Let us open our eyes and see that the devil is neither a Christian nor a Muslim nor yet the God they worship, but the hate in our hearts which reflects in our eyes and now increasingly in our deeds.

To those peace loving-people of Jos, everyday people amongst us who have through the hate shown virtue and neighbourliness, I urge to keep on in the path they have chosen and know that despite the seeming obscurity, we acknowledge their existence and praise their heroism. We must find common ground; we must live together, in peace. Old things have passed away, including partisanship and ethnicity and racism and nepotism and all the ills that could be perpetrated by or on a group of people.

Blessed are the peace makers for they shall see God!

Ehase Agyeno
Dalhatu Araf Specialist Hospital

  1. simi permalink
    January 29, 2012 5:09 pm

    I wonder if you carried out a research about the genesis of this crisis or how it started. I can not but wonder why you choose to be biased. You stated only how muslims were attack, how did the crisis begin? Who started it? May be when u answer these question you might have to write another post, this time with the intention of appling for peace and not being hypocritical about the issue.

  2. Riches permalink
    August 23, 2011 4:35 am

    Salim or watever u call urself, it will neva b well wt u 4 recounting rubbish stories. Wer we all re fasting nd praying 4 d return of peace in Jos, a city envied among all cities in nigeria. Despite all u say salim, D Almighty God will restore peace in Jos in no due time. Amen.

  3. Francis Didel permalink
    April 26, 2010 5:07 pm

    I went through most of the comments well meaning Nigerians who condemed dastartical act of killing in Jos and its environs. But let add my voice here. Let me tell that these crises is coming to an end. If you dont believe then come to Tudun Wada Christian and Muslem have resoled to live together nomatter what it takes. Now we are planning to invite both Christians and Musilem living in flash points like Nasarawa Gwum, Anguwan Rogo, Gangari, and many other places like that in Jos north before we move down towards Bukuru axis and other local governments. A thing Salim or what ever he call himself is basking in the euphoria loots and the eagerness of eliminating innocent lives. We’ve grown beyond that. My advice to people of his kind is to look ealsewhere for a genue source of lifelihood and enjoy the serenity of the sweet PLATEAU.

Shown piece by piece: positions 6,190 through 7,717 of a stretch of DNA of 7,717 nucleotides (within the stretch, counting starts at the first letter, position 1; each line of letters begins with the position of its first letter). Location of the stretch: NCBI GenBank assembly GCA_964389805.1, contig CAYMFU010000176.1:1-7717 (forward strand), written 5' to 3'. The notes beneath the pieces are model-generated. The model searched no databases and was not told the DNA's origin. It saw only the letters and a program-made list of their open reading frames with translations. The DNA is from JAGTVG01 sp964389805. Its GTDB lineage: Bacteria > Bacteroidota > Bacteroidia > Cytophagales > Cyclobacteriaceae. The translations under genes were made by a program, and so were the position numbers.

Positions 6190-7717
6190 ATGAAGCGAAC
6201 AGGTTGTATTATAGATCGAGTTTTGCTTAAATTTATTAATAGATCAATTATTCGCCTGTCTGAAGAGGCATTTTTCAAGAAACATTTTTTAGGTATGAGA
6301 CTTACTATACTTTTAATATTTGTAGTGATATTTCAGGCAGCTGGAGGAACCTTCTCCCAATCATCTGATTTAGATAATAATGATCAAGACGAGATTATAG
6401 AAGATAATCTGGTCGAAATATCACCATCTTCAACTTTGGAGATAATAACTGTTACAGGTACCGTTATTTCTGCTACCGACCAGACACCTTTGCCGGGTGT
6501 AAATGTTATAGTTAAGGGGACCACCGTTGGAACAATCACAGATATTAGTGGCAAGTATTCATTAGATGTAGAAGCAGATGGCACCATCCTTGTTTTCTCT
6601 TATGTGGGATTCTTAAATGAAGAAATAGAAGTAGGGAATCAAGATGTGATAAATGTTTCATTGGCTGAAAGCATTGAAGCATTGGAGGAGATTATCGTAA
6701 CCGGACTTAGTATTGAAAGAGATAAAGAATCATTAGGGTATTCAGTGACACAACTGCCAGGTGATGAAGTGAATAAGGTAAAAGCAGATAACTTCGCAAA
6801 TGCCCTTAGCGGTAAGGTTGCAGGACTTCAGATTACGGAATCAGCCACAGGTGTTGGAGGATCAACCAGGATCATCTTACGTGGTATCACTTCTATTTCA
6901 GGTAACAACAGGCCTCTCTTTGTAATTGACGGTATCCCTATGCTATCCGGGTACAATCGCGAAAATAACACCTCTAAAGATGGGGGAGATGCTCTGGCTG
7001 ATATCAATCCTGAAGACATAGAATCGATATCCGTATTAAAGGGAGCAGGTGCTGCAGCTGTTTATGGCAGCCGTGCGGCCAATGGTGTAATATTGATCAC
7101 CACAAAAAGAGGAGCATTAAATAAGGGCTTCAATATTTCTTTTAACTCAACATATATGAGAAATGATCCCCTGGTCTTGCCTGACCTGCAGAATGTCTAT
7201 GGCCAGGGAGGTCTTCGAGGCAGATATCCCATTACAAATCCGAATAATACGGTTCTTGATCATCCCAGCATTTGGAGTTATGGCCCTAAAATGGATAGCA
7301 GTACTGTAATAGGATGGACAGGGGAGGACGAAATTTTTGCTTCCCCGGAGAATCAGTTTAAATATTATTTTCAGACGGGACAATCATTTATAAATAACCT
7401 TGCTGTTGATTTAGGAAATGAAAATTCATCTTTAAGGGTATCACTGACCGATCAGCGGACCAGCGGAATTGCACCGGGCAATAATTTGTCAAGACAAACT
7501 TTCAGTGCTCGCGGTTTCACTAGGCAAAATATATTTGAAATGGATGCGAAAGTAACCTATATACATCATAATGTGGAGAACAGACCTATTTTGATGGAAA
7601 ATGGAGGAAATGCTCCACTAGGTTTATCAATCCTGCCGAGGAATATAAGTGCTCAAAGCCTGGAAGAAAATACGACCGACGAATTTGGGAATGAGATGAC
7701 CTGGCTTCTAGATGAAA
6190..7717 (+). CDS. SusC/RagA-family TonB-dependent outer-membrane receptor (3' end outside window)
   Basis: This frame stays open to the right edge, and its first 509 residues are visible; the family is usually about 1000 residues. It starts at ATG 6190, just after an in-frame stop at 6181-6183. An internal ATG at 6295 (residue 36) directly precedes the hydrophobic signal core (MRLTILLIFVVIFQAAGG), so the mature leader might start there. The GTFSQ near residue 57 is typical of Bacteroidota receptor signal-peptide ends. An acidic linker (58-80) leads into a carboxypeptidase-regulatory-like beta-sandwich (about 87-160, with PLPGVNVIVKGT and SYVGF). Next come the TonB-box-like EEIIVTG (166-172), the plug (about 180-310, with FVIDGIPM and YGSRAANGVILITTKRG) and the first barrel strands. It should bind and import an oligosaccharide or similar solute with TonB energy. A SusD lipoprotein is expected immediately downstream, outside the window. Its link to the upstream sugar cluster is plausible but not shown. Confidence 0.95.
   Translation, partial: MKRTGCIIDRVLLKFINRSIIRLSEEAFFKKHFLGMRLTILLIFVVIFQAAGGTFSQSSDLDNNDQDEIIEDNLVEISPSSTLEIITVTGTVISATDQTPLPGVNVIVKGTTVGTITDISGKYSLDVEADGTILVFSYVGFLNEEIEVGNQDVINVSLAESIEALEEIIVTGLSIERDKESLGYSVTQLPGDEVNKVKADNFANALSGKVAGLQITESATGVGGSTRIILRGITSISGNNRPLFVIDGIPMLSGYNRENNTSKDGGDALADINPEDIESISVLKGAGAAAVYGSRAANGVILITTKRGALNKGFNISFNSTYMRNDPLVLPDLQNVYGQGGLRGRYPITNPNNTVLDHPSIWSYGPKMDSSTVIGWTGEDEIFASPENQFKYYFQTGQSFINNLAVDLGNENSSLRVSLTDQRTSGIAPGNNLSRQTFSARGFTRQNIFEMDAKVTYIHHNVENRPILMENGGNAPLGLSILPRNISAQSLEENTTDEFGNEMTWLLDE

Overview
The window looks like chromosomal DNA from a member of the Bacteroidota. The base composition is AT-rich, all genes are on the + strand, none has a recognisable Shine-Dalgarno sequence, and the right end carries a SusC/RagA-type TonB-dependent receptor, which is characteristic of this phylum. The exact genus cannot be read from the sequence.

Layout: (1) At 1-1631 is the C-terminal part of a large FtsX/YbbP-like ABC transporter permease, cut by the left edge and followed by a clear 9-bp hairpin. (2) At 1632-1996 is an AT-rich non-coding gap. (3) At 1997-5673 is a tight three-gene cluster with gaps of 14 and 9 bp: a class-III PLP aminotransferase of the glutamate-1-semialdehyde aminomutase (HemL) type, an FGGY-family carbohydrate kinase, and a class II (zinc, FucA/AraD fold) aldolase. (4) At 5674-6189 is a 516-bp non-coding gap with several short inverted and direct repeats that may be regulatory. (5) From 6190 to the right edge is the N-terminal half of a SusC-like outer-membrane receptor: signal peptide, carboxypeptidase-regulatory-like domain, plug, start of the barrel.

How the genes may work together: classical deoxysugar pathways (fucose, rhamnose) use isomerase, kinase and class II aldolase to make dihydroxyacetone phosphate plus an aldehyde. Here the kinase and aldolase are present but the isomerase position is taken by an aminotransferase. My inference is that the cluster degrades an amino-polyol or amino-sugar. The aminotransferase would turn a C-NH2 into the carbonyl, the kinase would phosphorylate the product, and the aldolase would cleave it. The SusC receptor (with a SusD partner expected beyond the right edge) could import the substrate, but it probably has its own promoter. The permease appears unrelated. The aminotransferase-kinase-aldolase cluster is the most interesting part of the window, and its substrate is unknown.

4. Usman N Isah permalink
    April 2, 2010 2:37 am

    Pls what are the possible causes of this crisis?

  5. ISAH MOH'D permalink
    March 25, 2010 1:45 pm

    I just went through peoples comment and iam so delighted to know that allot of people are interested in what is going on in the great city of JOS. I given birth in jos, exactly 22yrs ago. to be kinded the problem in jos was caused by the hausa fulani settlers,as a result of their some people’s selfish desire for power in which they cannot fihgt for using legitimate means. I am not a bayersed person; but a person who is not happy with the massive masacre that is taking place in jos now. To be open; STATE OF EMERGENCY is what the hausa community in jos is looking for, may be that will give them the oppurtunity to take part in the plateau state gov.My sincere appeal is that we should live in peace with one another as we use to even b4 now. Let those wicked persons hidding under the umbrella of ISLAM to steal,kill and destroy people be judge for they are not true muslems.
    To the youths we should NOT allow ourselves to be used by these lawless people to achieve there dreams of destroying nigeria with our own ” BLOOD ”. May the almighty ALLAH bless nigeria

  6. femi permalink
    March 21, 2010 8:45 am

    i am shocked with salim’s comment. is that a way to broker peace. since you tow that line pls answer the following questions.
    1. how many of this crisis were started by xtians?
    2. how many of the people arrested have been punished?
    3. how many of the hausa/ fulani are been shipped by their sponsors to cause confusion in jos
    4. do you know that your people are only trying to make jos ungovernable to cause confusion?

    well let me assume that you don’t know the background of the problem in jos. so shut up!
    jos crisis or any other will come to an end if justice is put in place because the perpetrators are doing this for their selfish interest. look at this crisis beyond religion and you will get the answer. any crisis in the north is always turned to be religious. will all of us be muslims or xtians? let people settle their differnces amicably because their must always be differences.
    God must intervene.

  7. Jones permalink
    March 20, 2010 3:37 pm